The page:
Yeah, that makes sense. Right now you’re finishing up The Persistence Enhanced, though.

Stuart Tilley: Yep, we’re nearly there with all of the cool visual updates that the game is going to have. We’re really pushing and maximizing what we can do with ray tracing technology, both on consoles and PC. On next-gen consoles, we’re going to have Performance Mode which runs at dynamic 4K and 60 frames per second, and our Quality Mode, which runs at dynamic 4K and 30 frames per second with ray traced effects. The ray tracing (which is not available on Xbox Series S) really is quite something, it’s not just that it looks great, it actually ties into the gameplay of a game like The Persistence really well. For example, the way the reflections or the shadows might work differently.

You can imagine opening the door into a room and where there was a reflection of a bright light on the wall to your character’s right side as you go in, with the screen space reflection, that wouldn’t always be the case. With a raytraced solution, then you get to see it more often. You start to detect bits of movement in the environment that without ray tracing you don’t quite get all the time. And it’s the same with the ray traced shadows we have. Again, it really helps you, gives you just a few extra hints as to where enemies are and where they’re moving and what body shape they are, to know whether they’re ready to turn to attack or whether they’re walking away from you. So it’s not just that The Persistence Enhanced looks super sexy compared to the original game, but the technological advances have allowed incremental improvements to the quality of the core gameplay as well. What’s also great is the instant loading after dying and when moving between decks, there’s no sense of stopping anymore, it feels so much more believable in the world where the game doesn’t stop you between events. You jump in and come straight out the other way. The Persistence Enhanced just flows and holds together so much tighter on next-gen and PC.

I assume that’s particularly important as The Persistence Enhanced is a rogue-lite game.

Stuart Tilley: Yeah, that’s right. That’s really important, especially for the flatscreen play, making sure there are no natural breaks in the play so you can be ‘God damn it, one more go!’ and it’s straight there, off you go again. We’ve really tightened it up and I think a little nod as well is owed to the DualSense controller on PS5. The adaptive triggers and haptic feedback on the controller are really quite something. I’m sure you’ve used it on a bunch of stuff but with regards to the weapons and the melee combat in The Persistence Enhanced, if you play on PS5 it definitely feels a lot more immersive in your hands. You feel the pull of the trigger, you feel the cold steel against that guy’s skull when you hit him with the lance. There’s a lot of really good quality updates across the board that have gone into The Persistence Enhanced, as we are taking advantage of everything that the latest generation of hardware can give us. Also, this is a free update for those that already own the game as well.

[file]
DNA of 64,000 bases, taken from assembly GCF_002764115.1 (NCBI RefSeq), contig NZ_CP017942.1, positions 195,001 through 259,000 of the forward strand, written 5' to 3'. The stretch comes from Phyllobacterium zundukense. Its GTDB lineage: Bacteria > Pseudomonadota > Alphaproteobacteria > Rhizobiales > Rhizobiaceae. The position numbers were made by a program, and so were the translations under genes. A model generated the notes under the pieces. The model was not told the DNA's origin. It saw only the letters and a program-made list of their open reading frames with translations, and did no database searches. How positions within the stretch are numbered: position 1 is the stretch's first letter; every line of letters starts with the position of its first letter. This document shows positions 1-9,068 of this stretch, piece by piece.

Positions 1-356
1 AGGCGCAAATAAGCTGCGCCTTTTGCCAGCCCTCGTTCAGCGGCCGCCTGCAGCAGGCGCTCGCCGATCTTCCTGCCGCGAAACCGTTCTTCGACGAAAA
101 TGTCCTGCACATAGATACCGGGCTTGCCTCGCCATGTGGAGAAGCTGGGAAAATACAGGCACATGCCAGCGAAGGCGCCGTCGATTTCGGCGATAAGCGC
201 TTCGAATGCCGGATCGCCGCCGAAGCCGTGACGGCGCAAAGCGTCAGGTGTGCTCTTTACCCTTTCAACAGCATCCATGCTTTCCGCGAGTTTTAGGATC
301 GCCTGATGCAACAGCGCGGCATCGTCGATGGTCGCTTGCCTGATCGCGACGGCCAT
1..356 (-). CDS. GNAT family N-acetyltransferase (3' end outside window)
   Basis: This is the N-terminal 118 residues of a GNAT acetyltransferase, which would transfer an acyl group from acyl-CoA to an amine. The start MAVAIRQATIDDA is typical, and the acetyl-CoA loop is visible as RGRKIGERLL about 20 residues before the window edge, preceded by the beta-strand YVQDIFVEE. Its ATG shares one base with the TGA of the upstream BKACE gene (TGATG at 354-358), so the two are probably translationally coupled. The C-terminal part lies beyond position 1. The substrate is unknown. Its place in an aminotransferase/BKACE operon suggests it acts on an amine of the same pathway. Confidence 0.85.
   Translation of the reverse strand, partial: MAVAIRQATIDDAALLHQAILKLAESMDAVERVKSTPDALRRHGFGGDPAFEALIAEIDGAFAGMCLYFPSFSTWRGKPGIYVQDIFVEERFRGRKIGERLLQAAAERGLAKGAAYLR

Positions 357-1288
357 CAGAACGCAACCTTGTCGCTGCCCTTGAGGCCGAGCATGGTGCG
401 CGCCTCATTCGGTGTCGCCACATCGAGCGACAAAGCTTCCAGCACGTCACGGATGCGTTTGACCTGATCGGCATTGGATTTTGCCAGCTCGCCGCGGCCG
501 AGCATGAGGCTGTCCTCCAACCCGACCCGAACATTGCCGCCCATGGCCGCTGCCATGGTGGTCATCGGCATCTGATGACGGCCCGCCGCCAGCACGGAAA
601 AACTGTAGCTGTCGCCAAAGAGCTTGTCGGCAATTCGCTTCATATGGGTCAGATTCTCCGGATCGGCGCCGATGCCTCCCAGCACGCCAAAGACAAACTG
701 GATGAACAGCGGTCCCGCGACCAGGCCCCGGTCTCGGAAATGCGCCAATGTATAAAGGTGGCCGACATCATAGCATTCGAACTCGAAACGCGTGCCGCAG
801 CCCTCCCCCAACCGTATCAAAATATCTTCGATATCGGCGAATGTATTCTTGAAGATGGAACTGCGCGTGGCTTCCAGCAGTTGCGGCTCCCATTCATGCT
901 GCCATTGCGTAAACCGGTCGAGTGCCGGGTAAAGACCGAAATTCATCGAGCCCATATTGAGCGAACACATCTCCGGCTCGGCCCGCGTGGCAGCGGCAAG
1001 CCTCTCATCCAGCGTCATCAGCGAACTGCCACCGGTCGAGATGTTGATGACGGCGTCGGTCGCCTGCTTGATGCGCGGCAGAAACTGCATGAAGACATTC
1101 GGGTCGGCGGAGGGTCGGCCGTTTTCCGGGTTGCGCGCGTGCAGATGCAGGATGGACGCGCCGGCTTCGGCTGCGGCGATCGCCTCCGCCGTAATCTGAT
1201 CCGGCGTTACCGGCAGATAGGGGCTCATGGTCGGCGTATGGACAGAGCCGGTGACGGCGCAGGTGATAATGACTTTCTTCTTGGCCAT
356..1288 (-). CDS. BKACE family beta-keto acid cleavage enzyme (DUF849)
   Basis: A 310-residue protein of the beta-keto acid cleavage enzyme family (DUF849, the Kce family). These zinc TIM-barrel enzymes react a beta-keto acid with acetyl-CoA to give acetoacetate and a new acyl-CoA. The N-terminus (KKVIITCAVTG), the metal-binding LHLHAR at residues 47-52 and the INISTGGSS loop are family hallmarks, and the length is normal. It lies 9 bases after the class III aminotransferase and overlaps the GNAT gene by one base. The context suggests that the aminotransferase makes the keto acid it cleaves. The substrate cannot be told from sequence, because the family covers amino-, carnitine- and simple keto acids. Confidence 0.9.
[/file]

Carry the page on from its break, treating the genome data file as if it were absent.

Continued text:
Graeme Ankers: Yeah, that’s correct. It’s free for those who already own the game. As a studio with our own IP, we really wanted to do the right thing for our players. I think it just is a significant update, the levels of immersion that we’re getting enabled by the new technology platforms, the way that feels it’s almost like the density of the air, the smoothness of the gameplay. When you combine the visuals, it’s a perfect sort of home really for the IP because it plays into that level of isolation, makes you wonder what’s in that next room, looking at that shadow that’s dancing across the floor, the lighting, the reflections on the surfaces. Even down to the audio and the combat that we’ve done some slight tweaks to as well. Overall, I think it’s a really, really great experience, both for new players as well as the existing ones that have upgraded.

And we’ve also done a lot of work on that in terms of listening to the community feedback on customizable controls. That’s something that we absolutely want to address in this version for Steam in the PC audience, as well as getting the feel right on the keyboard and mouse input.

You mentioned audio, which is always a critical aspect of any horror game. Since the new consoles also have improved audio capabilities, such as PS5’s 3D audio or Xbox’s Project Acoustics, did you take advantage of this tech, too?